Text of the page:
A large number of overseas doctors, mostly from India, who had flocked to Britain in response to the United Kingdom National Health Services' global appeal for more staff, are facing unemployment, poverty and discrimination, a report said on Monday.
More than 6,000 doctors who passed the Professional and Linguistic Assessment Board (PLAB) test face months of hardship and many may never obtain jobs and return home peniless, UK daily The Independent reported.
The report said many of the doctors who are living on the fringe flock the Shri Mahalakshmi Hindu temple in east London, every evening to get free food.
A survey by the General Medical Council shows that less than half of those who passed the PLAB test in summer 2004 found work within six months, and a quarter were still unemployed a year later. The situation is likely to worsen this year.
The British International Doctors' Association has accused the government of exploiting the situation by charging doctors hefty fees each time they renew their visa. NHS trusts also charge doctors hundreds of pounds to take them on for a few weeks of work experience so they can improve their chances of getting a paying job.
"It is absolutely diabolical. The numbers are unbelievable. These people have come to serve the NHS and there is chaos, confusion and a total lack of care. There is no co-ordination between the Department of Health, the Home Office and the General Medical Council. It is totally unacceptable," Dr Prasada Rao, chairman of the association and a general practitioner in Stoke-on-Trent, said.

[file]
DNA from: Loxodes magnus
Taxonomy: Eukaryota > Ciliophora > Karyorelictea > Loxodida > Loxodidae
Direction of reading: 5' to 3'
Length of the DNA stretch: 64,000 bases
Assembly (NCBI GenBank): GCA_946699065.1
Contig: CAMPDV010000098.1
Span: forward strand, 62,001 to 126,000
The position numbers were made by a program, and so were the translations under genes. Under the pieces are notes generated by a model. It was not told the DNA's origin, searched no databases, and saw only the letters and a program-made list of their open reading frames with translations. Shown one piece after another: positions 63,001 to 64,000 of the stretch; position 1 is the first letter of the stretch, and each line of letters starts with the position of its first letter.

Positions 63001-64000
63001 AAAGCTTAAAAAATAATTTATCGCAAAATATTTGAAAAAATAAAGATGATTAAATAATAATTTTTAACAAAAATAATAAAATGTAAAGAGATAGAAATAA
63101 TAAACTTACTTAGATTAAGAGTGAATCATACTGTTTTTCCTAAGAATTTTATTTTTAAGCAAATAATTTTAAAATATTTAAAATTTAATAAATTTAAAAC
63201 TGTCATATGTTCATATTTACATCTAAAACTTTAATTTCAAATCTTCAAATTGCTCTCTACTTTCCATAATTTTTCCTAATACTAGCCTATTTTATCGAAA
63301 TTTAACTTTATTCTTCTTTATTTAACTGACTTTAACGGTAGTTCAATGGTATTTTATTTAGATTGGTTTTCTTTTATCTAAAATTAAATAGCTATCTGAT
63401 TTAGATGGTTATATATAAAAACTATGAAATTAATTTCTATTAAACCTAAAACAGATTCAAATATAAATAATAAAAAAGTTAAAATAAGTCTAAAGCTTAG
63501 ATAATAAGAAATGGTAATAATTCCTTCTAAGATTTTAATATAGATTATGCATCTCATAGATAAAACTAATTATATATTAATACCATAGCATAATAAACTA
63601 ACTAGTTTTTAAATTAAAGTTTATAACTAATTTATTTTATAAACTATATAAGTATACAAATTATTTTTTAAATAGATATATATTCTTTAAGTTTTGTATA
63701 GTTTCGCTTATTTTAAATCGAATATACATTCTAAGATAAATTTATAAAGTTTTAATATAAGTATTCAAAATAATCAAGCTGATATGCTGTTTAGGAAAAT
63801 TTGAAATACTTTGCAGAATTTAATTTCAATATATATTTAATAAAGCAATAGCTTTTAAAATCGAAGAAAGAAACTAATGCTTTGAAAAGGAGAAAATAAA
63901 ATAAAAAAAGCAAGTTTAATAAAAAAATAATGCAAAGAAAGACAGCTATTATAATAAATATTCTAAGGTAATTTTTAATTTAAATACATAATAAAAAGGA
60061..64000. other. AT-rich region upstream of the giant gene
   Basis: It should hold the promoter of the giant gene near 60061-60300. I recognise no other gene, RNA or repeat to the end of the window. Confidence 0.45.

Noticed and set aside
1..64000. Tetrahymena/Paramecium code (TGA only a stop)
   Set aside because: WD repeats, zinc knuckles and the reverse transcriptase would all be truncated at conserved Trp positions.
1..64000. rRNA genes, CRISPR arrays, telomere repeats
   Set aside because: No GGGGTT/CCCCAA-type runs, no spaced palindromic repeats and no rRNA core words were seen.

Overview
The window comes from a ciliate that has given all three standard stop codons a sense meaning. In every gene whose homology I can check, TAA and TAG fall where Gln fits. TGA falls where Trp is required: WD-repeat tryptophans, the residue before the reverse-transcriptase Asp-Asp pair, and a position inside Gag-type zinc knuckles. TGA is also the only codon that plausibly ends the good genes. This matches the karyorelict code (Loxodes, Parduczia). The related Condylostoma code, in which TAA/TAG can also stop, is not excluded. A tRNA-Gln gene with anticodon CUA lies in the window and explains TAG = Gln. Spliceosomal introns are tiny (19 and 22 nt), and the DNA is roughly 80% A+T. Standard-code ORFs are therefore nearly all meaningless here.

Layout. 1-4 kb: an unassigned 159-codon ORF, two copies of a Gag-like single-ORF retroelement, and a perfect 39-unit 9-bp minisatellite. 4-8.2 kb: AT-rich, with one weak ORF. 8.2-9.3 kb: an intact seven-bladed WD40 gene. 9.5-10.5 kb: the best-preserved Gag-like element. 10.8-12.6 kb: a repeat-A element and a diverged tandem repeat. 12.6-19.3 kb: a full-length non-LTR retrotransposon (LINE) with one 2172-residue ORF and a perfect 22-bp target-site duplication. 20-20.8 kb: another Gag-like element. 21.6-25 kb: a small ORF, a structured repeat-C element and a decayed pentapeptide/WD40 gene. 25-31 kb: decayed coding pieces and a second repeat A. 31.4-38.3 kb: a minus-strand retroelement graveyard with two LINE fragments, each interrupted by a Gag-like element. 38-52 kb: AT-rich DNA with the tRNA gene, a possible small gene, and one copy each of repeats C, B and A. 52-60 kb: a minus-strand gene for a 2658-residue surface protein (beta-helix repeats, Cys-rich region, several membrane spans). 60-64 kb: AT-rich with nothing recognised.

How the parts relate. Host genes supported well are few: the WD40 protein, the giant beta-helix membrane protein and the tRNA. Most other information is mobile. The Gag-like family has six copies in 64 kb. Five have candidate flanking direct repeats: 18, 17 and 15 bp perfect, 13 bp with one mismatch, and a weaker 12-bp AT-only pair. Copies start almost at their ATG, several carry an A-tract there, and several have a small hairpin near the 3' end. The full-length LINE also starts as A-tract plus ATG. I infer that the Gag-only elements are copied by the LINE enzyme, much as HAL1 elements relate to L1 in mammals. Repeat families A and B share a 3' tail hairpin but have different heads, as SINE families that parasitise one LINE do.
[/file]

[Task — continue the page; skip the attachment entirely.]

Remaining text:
Ramesh, one of the doctors at the temple, qualified in Bangalore five years ago and arrived in the United Kingdom in August. He has applied for 100 jobs in anaesthetics, but has had no interviews since passing the PLAB test in September.
"Everybody has the hope of a better career and a better life. But when we come here we are disappointed and get depressed. I have lost almost all my savings. I will stay one or two more months and see how things work out," Ramesh, who took the PLAB test, said.
"I came because Britain was short of doctors and I wanted some training," he said. "There was no indication it would be so tough to get a job," he said.
Rohit, 28, from Punjab, qualified as a doctor in 2002. He passed the PLAB test a year ago and has made between 150 and 200 applications for clinical attachments -- unpaid work experience. He has had one post -- a three-week attachment which cost £100 pounds (paid to the NHS trust), plus £50 for the medical tests that he was required to take.
The GMC, which administers the test, said it had no control over the numbers applying, the report said.
The health department said it was considering allowing overseas doctors to apply for jobs from their home countries.